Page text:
Question: Where do I put code if I want it to execute only once per Arduino startup?

Background: I tend to use my Arduino to perform tasks that should be executed once per power cycle. (For example, my robot should only drive forward once every time I turn it on--more than that, and it might fall off the table.)

The standard Arduino IDE "template" consists of a loop() and a setup() function. The setup code is run once per power cycle, and the loop is re-started every time it finishes.

I see two approaches to code "1 time tasks:"

Method 1: "Loop once"

void setup() {
  //do setup stuff

void loop() {
  //do task

  while(1) ; //Repeat forever, preventing function from re-starting

Method 2: "Setup only"

void setup() {
  //do setup stuff

  //do task

void loop() {
  //do nothing

More detailed form of question: Is one of these methods "better" from a hardware/software sense? (e.g. is there anything "special" about the setup function, like it can only run for so much time?)
And, if they are the same from a hardware/software perspective, is there a "best practice" or standard way of writing code for these situations in the Arduino community?


I'm kind of confused by your question. You ask where you want to put once-per-startup setup functions, and then discuss the setup function. That's what the setup function is for.

As such, one-time setup functionality goes in the setup function.

FWIW, if you look in the file that calls the setup and loop functions:

#include <Arduino.h>

int main(void)

#if defined(USBCON)

    for (;;) {
        if (serialEventRun) serialEventRun();
    return 0;

For all intents and purposes, the two options are completely identical. Either way, you get a empty busy-wait loop. Frankly, I'd expect the two different options to probably emit the same machine code anyways, so the whole thing is a non-issue.

if (serialEventRun) serialEventRun(); appears to be a facility to allow you to attach a function that is called upon reception of serial data, but if you do not define a function void serialEvent(){} in your code, it will compile out completely and not be present in the produced machine code.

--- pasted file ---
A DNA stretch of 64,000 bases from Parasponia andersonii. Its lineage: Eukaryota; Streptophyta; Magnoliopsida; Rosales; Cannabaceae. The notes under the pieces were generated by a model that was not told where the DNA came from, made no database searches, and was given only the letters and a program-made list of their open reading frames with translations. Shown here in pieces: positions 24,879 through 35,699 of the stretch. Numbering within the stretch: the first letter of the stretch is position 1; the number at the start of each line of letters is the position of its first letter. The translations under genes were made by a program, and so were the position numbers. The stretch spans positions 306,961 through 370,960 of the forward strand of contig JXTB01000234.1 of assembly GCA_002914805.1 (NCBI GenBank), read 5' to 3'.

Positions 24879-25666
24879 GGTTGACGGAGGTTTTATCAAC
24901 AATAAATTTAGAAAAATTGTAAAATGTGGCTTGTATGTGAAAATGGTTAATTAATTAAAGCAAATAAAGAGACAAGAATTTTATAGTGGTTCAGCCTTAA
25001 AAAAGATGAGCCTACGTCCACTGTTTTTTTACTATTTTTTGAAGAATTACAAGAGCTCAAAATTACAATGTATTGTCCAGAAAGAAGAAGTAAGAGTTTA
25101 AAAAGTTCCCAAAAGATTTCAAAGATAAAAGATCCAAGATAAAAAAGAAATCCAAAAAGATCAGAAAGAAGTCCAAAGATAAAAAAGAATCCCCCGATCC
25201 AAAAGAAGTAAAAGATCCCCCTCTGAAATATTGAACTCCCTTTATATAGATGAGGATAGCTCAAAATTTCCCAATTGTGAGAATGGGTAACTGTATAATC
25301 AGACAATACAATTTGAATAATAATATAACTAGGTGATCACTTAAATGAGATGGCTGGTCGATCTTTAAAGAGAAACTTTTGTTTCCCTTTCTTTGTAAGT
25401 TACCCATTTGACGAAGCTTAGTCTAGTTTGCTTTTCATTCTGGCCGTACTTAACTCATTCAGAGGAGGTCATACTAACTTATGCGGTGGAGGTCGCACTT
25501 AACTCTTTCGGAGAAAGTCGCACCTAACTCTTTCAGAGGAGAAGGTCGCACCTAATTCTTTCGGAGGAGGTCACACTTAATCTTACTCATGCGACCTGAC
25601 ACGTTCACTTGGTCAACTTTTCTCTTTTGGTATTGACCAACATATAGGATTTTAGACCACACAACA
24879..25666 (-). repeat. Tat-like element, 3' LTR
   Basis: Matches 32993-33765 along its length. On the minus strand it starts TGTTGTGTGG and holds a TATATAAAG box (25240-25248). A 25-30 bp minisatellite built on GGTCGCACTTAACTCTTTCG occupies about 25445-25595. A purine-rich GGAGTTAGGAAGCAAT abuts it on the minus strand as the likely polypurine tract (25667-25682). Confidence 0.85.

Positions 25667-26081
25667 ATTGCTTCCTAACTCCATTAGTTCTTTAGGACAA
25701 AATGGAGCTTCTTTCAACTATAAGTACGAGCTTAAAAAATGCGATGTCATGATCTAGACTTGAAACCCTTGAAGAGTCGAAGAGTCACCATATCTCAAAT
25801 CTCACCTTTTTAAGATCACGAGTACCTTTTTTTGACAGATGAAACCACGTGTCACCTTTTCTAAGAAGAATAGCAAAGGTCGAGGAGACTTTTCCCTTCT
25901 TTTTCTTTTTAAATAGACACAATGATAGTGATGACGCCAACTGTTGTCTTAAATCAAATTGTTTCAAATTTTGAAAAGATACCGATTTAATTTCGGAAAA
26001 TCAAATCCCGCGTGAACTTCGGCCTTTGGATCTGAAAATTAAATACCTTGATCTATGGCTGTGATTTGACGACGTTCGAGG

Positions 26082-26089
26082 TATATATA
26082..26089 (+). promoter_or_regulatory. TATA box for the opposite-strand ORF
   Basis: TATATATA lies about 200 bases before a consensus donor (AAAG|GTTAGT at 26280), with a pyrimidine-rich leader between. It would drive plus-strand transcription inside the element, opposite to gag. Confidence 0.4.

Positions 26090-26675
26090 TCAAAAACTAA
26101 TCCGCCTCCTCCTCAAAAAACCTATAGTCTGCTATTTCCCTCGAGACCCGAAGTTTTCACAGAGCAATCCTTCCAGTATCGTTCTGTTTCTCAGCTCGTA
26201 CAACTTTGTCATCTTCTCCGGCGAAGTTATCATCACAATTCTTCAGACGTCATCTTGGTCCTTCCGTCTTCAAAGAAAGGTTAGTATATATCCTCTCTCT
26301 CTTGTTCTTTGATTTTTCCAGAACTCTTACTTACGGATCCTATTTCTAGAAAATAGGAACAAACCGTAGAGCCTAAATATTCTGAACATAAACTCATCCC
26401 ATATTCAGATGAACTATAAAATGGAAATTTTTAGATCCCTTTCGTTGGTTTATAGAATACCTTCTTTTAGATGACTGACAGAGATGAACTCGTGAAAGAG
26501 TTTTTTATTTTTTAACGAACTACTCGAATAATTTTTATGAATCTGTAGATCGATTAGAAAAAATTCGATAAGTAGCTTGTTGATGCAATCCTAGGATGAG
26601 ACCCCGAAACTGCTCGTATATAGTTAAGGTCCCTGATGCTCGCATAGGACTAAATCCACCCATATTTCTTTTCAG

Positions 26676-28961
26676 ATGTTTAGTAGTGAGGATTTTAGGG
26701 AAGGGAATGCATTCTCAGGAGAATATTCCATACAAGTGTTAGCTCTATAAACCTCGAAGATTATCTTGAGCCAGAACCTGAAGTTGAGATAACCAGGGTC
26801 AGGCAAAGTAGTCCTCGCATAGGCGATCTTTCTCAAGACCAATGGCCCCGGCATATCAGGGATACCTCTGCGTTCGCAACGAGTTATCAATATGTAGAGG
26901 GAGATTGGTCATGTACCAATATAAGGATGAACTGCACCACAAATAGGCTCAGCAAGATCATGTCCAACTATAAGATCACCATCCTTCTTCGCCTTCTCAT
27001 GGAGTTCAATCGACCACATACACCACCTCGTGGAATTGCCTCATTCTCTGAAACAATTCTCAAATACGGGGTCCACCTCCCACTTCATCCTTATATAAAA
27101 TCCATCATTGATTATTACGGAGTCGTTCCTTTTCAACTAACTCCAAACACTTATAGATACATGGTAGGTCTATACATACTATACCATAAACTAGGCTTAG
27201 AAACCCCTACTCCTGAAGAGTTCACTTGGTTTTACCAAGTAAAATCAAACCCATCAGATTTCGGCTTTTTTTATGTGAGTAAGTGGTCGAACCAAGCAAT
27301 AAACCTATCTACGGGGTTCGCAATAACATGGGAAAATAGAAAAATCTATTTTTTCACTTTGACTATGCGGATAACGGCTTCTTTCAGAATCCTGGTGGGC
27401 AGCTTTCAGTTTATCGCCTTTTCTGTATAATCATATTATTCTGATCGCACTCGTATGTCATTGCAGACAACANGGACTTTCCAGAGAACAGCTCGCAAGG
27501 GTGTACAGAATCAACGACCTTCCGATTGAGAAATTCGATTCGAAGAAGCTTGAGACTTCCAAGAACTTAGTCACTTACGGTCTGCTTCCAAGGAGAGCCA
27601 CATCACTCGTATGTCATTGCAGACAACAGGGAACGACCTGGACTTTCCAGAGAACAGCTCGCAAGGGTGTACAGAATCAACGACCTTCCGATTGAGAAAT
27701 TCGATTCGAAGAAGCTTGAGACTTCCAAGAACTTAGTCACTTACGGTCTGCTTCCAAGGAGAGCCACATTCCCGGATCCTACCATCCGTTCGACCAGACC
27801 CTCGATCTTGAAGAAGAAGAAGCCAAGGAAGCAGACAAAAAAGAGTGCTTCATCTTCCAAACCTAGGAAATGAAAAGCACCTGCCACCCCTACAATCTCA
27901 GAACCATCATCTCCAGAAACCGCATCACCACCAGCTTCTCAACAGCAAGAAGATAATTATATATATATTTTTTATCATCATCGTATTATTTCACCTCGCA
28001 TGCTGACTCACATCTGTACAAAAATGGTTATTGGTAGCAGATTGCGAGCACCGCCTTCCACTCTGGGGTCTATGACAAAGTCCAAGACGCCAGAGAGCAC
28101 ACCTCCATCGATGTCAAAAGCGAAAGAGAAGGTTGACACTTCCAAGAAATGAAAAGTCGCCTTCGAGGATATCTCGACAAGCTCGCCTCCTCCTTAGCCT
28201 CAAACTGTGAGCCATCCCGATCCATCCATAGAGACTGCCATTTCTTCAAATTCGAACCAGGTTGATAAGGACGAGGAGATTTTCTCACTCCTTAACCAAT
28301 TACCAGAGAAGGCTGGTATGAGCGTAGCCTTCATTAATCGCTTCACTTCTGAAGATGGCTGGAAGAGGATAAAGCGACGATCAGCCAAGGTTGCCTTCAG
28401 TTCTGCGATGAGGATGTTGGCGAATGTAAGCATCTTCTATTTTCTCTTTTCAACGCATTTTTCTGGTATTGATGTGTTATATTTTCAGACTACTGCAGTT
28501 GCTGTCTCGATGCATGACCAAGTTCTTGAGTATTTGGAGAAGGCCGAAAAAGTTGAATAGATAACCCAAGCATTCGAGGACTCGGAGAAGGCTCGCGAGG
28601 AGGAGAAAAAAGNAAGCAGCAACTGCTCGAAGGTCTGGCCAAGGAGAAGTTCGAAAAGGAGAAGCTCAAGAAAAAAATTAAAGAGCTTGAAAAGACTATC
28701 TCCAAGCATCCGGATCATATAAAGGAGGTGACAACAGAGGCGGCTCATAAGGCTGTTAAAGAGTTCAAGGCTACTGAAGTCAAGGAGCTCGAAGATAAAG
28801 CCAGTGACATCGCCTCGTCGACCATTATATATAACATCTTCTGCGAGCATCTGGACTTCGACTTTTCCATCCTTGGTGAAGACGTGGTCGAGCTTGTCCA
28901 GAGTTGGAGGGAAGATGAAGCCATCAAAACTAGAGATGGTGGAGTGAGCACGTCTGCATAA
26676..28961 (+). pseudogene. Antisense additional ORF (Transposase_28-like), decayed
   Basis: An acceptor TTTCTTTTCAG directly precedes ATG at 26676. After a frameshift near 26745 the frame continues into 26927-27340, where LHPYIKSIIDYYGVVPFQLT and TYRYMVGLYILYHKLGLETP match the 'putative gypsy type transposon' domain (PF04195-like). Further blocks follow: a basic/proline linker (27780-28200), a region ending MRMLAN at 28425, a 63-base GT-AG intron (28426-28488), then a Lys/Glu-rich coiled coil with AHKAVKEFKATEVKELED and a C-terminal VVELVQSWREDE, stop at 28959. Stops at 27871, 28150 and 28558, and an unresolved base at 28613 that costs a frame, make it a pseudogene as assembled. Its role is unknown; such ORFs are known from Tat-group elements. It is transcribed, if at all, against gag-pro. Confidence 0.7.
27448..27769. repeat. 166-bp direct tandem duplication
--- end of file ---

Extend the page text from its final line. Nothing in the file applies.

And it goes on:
• It feels weird to accept an answer that isn't (yet) the highest-voted. But, seeing the main() function definition was really helpful to my question. (And, you do indicate a consensus with the group with using setup instead of loop). Thank you for your help. – apnorton Feb 13 '14 at 13:59
  • 1
    @anorton - When in doubt, look under the covers. I find the arduino platform convenient for prototyping, but it's largely just boilerplate code. Understanding what it's doing can be tremendously helpful in deciding how to architect something. – Connor Wolf Feb 13 '14 at 21:04

I usually go with Method 2, but end up doing this:

void setup() {
  //do setup stuff

  //do task
  init(); //Do start-up initialization steps

void init() {
  // do tasks on startup

void loop() {
  //do looping code

With the above setup it allows my code to be even more organized.

  • the best answer so far +1, thanks dude you saved me! – Kyle Jan 19 '16 at 11:02

I would strongly prefer Method 2. If you ever plan to add code to handle input, output, etc, it's easy with Method 2 -- just fill in loop(), but requires reworking/refactoring in Method 1.


There is no time limit on the setup function. I prefer method 2 because the loop can be filled with whatever you need to later.


Definitely go with method two. That's what the setup function is there for. It's much easier to read as well. Anything in the loop() implies it will be run in a loop.


As most other answers, I would go for method 2.

But I would try to avoid the call, by Arduino library, to an an empty loop() that makes the Atmel consume "a lot" of current for nothing.


As some comments pointed out though, using delay() in loop() will change nothing to power consumption.

Hence, if you would like to reduce power consumption once your setup() has run, you will have to play with Atmel sleep modes. You can take a look at this article that shows how to deal with sleep modes from your Arduino sketches; it does more than just putting the Atmel to sleep but it is a good (and simple) read if you want to play with sleep modes.

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